Freebasing Cocaine (Injecting)
Freebasing cocaine in all forms is dangerous, but injecting it is probably the most dangerous practice. Injecting cocaine, either powdered or freebase, can cause allergic reactions to ingredients that have been added to the drug. Allergic reactions can be life-threatening if not treated.
The U.S. Centers for Disease Control and Prevention (CDC)  also mention other risks associated with injecting drugs, such as:
Risk of HIV infection. If you are HIV-negative, you are at a much higher risk of contracting the virus if you share needles with someone who is HIV-positive. Needles could trap blood and other bodily fluids that vastly increase your odds of exposure.
Other diseases. It is easy to contract diseases such as hepatitis A or B if you share needles with other users.
Treating Freebase Cocaine Addiction
Addiction to cocaine on its own is a very hard habit to break. If someone is freebasing, it can be all the more complicated. When a person is constantly injecting the purest form of any drug, it will take a lot more than just going to rehab to quit.
There isn’t much a person can do to stop freebasing drugs unless the user completely changes their life. When a person is in it, all that matters is the drug. The user only connects with people who are in the same boat as they are.
It’s a lifestyle and feels like a full-time job. The person suffering from cocaine addiction will do whatever they need to do to get that high and ensure they don’t run out. A lot of cocaine addicts turn to burglary and other petty crimes to support their habits.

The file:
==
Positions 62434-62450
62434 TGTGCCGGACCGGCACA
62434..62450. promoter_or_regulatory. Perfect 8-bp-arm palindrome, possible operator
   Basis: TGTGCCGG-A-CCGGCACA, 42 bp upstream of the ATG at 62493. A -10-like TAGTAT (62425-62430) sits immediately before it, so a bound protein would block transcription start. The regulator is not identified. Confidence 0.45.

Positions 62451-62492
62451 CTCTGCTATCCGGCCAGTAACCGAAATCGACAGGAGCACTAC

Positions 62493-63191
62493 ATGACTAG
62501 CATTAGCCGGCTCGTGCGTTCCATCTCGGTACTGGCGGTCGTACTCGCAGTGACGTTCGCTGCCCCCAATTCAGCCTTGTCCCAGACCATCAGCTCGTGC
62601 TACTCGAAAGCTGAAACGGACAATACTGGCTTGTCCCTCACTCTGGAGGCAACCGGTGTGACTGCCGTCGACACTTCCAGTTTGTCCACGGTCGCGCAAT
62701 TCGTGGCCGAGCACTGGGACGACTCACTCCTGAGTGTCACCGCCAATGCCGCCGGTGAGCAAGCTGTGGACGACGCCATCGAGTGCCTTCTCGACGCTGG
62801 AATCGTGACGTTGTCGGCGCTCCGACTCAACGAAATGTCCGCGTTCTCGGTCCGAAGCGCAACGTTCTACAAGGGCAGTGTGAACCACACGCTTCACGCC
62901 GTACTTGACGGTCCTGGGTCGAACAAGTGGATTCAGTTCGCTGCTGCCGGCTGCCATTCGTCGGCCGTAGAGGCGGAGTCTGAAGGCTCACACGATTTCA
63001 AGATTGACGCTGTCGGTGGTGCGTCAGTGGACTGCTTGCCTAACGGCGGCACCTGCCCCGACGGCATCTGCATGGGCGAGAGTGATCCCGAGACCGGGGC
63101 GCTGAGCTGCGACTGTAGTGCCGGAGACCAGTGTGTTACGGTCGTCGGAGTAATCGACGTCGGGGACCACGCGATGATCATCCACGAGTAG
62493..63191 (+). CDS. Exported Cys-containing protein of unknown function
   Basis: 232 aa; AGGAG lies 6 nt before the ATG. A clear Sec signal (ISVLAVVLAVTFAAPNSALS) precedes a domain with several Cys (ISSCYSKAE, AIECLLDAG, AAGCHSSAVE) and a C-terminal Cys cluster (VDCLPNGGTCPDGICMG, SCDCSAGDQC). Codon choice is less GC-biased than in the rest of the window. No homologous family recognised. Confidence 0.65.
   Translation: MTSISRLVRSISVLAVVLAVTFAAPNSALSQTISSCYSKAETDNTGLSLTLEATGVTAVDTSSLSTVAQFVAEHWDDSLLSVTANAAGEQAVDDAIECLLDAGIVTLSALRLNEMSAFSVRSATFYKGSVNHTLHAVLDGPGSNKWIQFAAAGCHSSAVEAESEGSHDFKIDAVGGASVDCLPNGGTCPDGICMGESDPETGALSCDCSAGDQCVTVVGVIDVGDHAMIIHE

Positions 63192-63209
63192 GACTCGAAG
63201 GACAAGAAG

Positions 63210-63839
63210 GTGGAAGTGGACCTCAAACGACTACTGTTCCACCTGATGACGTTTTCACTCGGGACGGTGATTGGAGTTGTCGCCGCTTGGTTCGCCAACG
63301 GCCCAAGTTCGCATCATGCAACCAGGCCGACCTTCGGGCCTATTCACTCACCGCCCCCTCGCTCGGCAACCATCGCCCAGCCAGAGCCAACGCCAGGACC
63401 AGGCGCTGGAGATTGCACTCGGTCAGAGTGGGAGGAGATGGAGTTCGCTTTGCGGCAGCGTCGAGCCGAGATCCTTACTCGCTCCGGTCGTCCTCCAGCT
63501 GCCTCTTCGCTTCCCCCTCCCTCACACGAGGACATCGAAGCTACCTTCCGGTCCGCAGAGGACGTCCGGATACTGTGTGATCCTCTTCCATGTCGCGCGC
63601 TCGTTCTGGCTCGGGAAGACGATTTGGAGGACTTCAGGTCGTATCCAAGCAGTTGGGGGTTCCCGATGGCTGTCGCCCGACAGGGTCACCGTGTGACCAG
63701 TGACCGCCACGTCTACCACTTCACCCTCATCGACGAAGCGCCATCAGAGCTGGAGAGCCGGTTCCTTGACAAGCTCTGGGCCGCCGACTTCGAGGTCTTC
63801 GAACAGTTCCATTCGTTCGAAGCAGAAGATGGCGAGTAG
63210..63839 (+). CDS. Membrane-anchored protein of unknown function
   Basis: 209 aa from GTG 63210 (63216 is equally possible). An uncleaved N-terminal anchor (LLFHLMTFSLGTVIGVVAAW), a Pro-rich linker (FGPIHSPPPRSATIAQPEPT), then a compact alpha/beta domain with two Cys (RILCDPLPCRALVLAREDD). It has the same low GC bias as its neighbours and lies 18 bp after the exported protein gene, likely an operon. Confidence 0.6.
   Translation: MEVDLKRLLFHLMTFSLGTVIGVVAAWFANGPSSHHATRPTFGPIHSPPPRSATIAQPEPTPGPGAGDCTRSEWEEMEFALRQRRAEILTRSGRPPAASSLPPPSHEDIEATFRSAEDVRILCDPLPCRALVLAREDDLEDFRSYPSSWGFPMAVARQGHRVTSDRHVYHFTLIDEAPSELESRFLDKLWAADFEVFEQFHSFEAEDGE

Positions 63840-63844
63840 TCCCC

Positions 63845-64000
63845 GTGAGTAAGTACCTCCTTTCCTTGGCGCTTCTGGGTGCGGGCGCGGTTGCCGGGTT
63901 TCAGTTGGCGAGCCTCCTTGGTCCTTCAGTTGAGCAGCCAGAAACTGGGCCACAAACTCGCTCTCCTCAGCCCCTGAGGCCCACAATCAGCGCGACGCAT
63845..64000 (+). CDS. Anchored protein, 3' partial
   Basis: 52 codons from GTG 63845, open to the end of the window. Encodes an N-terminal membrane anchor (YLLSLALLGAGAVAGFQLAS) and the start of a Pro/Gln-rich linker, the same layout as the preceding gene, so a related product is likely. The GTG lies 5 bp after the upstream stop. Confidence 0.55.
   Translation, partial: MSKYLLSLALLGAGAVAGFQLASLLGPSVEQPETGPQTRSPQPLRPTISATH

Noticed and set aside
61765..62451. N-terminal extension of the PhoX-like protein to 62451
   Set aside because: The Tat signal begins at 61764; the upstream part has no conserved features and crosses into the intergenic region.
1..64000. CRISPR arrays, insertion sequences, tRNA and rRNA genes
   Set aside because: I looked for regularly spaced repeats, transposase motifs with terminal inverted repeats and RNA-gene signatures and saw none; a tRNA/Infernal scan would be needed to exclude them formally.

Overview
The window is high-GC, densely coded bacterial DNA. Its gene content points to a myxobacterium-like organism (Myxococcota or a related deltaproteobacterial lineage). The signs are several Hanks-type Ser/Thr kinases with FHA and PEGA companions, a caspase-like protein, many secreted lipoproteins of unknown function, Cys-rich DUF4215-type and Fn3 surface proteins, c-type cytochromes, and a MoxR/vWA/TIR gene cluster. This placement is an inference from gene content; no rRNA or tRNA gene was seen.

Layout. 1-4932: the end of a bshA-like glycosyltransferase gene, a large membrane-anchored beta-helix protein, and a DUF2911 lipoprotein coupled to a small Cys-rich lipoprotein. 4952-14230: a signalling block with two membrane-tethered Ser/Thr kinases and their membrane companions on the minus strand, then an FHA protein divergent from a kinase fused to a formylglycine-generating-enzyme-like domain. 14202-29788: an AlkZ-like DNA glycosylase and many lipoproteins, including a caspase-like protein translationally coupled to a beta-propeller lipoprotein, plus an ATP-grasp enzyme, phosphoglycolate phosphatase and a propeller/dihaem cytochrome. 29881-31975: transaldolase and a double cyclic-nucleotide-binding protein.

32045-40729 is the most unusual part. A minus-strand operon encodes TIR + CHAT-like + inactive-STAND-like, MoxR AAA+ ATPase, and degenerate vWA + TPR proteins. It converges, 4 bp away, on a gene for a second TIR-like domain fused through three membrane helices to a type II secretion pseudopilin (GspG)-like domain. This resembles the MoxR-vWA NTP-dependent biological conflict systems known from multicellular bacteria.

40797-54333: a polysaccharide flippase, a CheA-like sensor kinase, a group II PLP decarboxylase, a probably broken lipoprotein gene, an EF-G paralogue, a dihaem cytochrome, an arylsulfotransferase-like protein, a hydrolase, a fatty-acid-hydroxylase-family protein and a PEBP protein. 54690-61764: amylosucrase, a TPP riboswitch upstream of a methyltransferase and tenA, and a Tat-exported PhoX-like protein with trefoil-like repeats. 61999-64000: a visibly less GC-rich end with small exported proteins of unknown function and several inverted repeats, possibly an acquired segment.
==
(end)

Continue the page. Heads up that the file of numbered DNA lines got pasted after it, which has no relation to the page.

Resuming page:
Individuals addicted to all forms of cocaine, including freebase, should seek cocaine detox. Drug abuse treatment centers can help individuals manage painful withdrawal symptoms. They employ evidence-based therapies such as Cognitive Behavioral Therapy (CBT) and teach people to live without freebase cocaine.
Even after completing treatment, people recovering from cocaine addiction may face triggers that increase their risk of relapse. For example, they may return to environments that induce cravings, including neighborhoods rife with freebase or crack cocaine. Relapse is common among people who were once addicted to drugs such as freebase cocaine.
To avoid relapse after treatment, people in recovery should continue attending support groups or 12-step programs, such as Narcotics Anonymous. They could also call a cocaine hotline to speak with an addiction expert about dealing with cravings .
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Cocaine is not safe in general, and both its powdered and freebase forms come with risks. And freebasing cocaine has many health consequences. If you or your loved one is struggling with freebase cocaine addiction, indeed, help is just a phone call away. Professional cocaine addiction treatment is necessary for fast and effective recovery. To learn more, contact us today at We Level Up NJ Treatment Facility. We provide utmost care with doctors and medical staff available 24/7 for life-changing and lasting recovery. We provide an enhanced opportunity to return to a fulfilling and productive life
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 SAMHSA – https://ncsacw.samhsa.gov/files/TrainingPackage/MOD2/PhysicalandPsychEffectsSubstanceUse.pdf
 NCBI – https://pubmed.ncbi.nlm.nih.gov/1486094/
 NIDA – https://www.drugabuse.gov/drug-topics/trends-statistics/overdose-death-rates
 CDC – https://www.cdc.gov/hiv/basics/hiv-transmission/injection-drug-use.html